Art masquerading as trousers. This sums up the finished product from Salva’ and it hints at the essence of true bespoke tailoring and perhaps any worthwhile pursuit in life: Creating something beautiful from the ordinary, not through necessity, but from passion and the simple dedication to excellence in a field.
I’ve divided this article under two headings “Trousers” and “Experience” as they’re best addressed separately.
Famously, where a pair of Ambrosi trousers will differ from most other bespoke makers is in the detail and amount of hand stitching. The handwork which goes into a pair of trousers is beyond that of most other tailors. Bar-tacks sit at every stress point of the cloth, pick (raised) stitching runs along the entire length of the outer seems as well as at several other points to the internal and external parts of the trousers, certain buttons and button holes are hidden from view until you know where to look…. detail and some artistic flair. Much of the detail is functional, such as the hidden buttons which have been sewn into the cuffs to allow them to be opened and cleared of dust (which accumulates a lot more than you’d think) and this, along with the prolific use of bar-tacks and a button fly is somewhat of an Ambrosi signature.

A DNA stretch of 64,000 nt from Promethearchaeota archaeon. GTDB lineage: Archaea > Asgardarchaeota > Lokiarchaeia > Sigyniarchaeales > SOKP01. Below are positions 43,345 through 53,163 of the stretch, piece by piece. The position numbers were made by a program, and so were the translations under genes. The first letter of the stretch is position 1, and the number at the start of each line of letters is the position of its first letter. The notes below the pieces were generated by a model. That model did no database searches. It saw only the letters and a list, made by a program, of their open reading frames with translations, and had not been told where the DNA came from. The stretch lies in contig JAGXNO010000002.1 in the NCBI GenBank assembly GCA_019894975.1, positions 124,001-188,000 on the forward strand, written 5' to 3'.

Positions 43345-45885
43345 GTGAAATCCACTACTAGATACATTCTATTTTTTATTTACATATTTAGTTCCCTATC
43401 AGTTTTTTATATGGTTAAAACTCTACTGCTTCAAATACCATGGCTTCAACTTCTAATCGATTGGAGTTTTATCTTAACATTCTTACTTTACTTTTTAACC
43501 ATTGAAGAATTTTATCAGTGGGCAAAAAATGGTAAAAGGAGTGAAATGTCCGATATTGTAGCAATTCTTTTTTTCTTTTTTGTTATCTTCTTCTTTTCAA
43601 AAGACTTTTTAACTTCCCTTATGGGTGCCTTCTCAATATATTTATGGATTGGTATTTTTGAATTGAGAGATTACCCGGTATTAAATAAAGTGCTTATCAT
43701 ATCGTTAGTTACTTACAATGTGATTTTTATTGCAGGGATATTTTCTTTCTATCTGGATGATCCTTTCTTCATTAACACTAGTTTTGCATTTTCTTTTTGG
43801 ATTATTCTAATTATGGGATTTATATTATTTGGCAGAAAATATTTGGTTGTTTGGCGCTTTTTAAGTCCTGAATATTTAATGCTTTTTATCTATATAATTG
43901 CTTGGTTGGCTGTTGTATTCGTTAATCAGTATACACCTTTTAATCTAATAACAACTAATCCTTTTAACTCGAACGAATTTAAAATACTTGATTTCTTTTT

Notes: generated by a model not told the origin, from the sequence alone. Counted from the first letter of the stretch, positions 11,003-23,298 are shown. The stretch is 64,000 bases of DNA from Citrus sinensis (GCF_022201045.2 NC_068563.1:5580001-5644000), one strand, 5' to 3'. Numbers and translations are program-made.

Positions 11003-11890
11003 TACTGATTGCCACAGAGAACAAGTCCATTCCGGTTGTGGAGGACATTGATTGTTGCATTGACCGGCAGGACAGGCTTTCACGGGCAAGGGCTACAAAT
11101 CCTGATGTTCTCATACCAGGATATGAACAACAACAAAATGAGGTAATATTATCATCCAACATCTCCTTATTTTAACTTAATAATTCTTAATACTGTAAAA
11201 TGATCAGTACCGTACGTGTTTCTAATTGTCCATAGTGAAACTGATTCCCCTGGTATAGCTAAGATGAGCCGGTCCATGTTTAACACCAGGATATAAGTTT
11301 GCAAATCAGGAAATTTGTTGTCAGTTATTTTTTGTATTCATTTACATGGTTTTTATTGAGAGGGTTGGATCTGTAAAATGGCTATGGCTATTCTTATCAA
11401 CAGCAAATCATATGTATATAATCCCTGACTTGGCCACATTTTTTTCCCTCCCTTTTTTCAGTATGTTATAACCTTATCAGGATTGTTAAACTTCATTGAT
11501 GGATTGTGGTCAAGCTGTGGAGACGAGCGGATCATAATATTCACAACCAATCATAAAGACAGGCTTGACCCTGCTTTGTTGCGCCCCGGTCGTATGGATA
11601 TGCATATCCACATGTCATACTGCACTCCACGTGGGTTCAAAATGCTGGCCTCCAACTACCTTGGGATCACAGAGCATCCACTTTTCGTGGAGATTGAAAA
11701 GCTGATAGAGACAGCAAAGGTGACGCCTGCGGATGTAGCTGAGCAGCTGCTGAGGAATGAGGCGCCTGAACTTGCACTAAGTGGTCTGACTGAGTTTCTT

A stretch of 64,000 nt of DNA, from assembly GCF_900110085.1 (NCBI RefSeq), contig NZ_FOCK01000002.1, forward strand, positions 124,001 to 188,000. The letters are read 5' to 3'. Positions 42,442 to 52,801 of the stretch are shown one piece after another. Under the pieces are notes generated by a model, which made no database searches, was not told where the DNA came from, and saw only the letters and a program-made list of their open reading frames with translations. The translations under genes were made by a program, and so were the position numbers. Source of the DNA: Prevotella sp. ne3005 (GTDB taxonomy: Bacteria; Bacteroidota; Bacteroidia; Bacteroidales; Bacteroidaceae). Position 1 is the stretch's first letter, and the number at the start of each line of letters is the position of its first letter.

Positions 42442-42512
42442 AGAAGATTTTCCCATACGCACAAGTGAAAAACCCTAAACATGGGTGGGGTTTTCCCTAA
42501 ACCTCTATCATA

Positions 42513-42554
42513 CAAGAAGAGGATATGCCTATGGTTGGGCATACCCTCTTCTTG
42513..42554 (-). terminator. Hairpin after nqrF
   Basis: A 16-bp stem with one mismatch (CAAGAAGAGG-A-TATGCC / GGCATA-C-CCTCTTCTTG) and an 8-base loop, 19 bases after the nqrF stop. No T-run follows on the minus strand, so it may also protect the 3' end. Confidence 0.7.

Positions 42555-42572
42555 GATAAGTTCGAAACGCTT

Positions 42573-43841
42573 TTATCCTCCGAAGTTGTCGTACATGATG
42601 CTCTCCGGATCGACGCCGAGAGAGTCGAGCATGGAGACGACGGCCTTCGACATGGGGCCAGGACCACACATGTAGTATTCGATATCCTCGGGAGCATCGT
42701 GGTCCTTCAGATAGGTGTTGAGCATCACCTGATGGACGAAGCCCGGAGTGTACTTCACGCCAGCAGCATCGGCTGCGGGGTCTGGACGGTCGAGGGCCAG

In addition to the above, Ambrosi are known for a fairly unique cut and you can generally spot someone wearing Ambrosi trousers if you know what to look for. Higher on the waist, tapering at the ankle and cuffed. A very Italian aesthetic. Where other tailors are happy to cut trousers however a customer likes, Ambrosi are more likely to offer flexibility in small areas (like with my trousers, which had slightly shallower cuffs. A wider leg or less tapered silhouette wouldn’t be an issue either), however the overall aesthetic will always tend to remain largely “Ambrosi”.
The fit is fairly good, which had looked likely, given that the first fitting was quite accurate. However some alterations do need to be made (which would have been achieved had we had a second fitting, but my schedule ruined that. Not Salva’s fault. Changes that will eventually be made include the need to raise the waist slightly (you’ll see in the article of the first fitting that the waist is slightly higher, but the finished pair sit lower) lengthening the cuffs by a centimetre and raising the rear bias (raising the back half of the trousers into the waistband, so the trousers fall in a clean line over the back of my legs (they currently break slightly over the back of my calf). Additionally, and as some readers have pointed out, the pleats stay open when I’m standing naturally and they should be closed, only opening when sitting down The hip seams will need to be opened to close the pleats properly.
The details which are missing, which were supposed to have been included, are the fish shaped buttonhole which I have on all my bespoke commissions (it wasn’t sewn in to the waistband closure, instead, a standard button hole was made) and a wider waistband.
The checks have been matched quite well, but not along the inner leg and are slightly off on the outer leg. No-one else will likely notice it, but I can see it.
The “Shark Skin” cloth from Vitale Barberis Canonico has made up beautifully. It’s light, breathable and the simple check pattern balances subtlety with some personality. It’s an ideal summer cloth.